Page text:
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What Is Rifampicin?

By Meshell Powell
Updated May 17, 2024
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Rifampicin is a prescription medication antibiotic that is primarily used to treat a medical condition known as tuberculosis, although it may also be used to treat other bacterial infections. Available in the form of a tablet, liquid, or injection, this drug works by destroying bacteria responsible for infection. Some of the most frequently reported side effects of rifampicin include discoloration of bodily fluids, nausea, and headaches. More serious complications stemming from the use of rifampicin may include intestinal inflammation, liver damage, or allergic reactions. A doctor should be consulted with any specific questions or concerns about the use of rifampicin in an individual situation.

Tuberculosis is a type of contagious bacterial infection that affects the lungs. Symptoms of this potentially fatal illness may include chest pain, difficulty breathing, and coughing up significant amounts of mucus. Rifampicin is often prescribed in combination with other antibiotics to treat tuberculosis. Additional uses for this medication include the treatment of leprosy, bacterial meningitis, and staph infections. Depending on the age and health of the patient as well as the severity of the condition, this antibiotic may be administered by mouth or through an injection into the bloodstream.

While most people are able to use rifampicin without experiencing significant side effects, any new or bothersome symptoms that develop after beginning treatment with this drug should be reported to a doctor for further evaluation. Bodily fluids such as saliva, tears, and urine may develop a red or orange coloration when taking this medication. Although this side effect is not harmful, dentures or contact lenses may be permanently stained if worn while being treated with this type of antibiotic.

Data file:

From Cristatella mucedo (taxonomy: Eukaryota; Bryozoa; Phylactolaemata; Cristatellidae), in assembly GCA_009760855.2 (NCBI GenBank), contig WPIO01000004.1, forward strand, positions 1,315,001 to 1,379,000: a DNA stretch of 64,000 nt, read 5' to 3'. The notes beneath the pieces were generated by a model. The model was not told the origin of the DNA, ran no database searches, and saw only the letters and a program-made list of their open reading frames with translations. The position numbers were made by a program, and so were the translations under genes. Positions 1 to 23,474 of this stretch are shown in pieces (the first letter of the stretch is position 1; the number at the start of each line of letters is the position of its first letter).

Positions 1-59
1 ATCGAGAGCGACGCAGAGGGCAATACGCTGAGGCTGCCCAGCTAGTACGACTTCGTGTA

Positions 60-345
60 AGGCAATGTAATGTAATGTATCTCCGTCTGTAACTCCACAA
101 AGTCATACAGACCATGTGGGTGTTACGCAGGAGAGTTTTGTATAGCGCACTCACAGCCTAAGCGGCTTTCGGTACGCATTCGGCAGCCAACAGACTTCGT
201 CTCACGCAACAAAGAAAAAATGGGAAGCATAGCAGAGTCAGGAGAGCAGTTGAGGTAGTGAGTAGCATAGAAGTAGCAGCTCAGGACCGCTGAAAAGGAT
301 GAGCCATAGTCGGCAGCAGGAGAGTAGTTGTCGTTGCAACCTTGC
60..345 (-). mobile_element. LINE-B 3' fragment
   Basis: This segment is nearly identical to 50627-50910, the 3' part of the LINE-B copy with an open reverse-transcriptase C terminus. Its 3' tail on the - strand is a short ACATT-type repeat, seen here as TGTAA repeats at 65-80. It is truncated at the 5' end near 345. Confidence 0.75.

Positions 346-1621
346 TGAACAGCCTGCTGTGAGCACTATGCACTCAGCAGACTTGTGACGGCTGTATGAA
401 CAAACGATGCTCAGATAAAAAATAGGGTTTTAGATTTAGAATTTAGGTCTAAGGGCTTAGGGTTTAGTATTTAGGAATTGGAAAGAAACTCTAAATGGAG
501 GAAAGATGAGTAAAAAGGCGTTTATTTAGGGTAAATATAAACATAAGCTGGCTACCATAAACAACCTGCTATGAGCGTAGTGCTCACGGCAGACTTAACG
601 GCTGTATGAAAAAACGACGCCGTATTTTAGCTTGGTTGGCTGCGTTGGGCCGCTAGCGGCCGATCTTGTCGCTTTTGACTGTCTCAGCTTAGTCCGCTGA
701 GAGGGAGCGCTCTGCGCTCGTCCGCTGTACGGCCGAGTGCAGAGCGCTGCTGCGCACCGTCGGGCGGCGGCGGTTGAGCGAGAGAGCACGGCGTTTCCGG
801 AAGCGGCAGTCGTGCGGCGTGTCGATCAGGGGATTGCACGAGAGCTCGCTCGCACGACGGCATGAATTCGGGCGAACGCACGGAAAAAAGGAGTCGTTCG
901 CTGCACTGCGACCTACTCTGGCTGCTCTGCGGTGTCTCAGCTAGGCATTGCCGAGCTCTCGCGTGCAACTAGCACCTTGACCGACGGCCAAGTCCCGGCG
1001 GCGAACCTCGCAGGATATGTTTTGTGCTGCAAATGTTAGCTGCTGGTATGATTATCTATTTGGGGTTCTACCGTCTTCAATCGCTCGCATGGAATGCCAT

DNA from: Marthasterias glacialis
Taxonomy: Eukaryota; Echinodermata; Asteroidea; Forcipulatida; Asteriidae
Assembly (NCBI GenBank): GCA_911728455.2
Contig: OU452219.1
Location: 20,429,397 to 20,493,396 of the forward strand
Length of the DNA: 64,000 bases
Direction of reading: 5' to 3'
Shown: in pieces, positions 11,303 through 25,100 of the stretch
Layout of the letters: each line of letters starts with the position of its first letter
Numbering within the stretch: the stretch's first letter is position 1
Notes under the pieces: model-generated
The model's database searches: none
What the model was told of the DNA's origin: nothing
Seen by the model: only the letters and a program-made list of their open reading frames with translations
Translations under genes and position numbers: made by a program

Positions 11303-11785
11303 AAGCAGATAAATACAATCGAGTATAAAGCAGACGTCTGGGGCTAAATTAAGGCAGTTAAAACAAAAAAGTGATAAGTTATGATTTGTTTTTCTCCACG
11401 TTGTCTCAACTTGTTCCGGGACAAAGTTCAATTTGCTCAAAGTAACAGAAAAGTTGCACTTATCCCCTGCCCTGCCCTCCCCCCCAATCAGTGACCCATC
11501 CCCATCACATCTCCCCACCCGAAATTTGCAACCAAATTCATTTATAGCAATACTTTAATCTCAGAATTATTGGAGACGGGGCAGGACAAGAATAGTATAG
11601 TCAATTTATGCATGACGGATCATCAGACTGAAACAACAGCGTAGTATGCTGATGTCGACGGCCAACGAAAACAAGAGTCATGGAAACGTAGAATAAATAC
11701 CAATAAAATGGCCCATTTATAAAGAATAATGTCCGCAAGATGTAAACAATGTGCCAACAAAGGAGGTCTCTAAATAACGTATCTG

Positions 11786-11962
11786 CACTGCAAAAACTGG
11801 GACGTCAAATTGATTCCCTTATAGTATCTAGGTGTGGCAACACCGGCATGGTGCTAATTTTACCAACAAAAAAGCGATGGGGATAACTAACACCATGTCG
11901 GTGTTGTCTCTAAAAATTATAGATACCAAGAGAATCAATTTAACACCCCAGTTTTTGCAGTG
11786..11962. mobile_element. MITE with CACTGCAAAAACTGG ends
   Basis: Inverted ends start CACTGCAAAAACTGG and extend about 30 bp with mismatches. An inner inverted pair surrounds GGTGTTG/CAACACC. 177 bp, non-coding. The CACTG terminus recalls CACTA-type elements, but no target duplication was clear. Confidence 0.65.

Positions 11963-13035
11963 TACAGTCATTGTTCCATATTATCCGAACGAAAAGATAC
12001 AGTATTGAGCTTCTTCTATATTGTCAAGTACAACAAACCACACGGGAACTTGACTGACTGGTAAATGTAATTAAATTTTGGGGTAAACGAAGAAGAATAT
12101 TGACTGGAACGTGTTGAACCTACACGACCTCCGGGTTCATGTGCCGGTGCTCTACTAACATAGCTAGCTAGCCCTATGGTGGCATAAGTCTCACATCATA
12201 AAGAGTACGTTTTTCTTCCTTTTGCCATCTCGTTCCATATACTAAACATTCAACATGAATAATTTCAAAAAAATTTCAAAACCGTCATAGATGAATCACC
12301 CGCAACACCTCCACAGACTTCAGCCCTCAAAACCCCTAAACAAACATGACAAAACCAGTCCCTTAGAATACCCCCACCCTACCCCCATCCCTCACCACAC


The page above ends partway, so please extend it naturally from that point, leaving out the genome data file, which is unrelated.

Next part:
Nausea, vomiting, or diarrhea may occur when taking rifampicin and can sometimes become severe enough to require the use of additional medications. Many doctors recommend consuming extra fluids when these symptoms are present in an effort to avoid complications such as dehydration. A mild to moderate headache is considered a normal side effect of this drug, although any sudden or severe headaches should be reported to a member of the medical staff.

Abdominal pain, rectal bleeding, or vomit that resembles coffee grounds may occur as a result of intestinal inflammation or damage and should be treated as a medical emergency. Damage to the liver often causes jaundice, a condition marked by a yellowing of the skin or white portion of the eyes. A severe allergic reaction to rifampicin is possible, even if the medication has been well tolerated in the past, causing symptoms such as facial swelling, difficulty breathing, or loss of consciousness.

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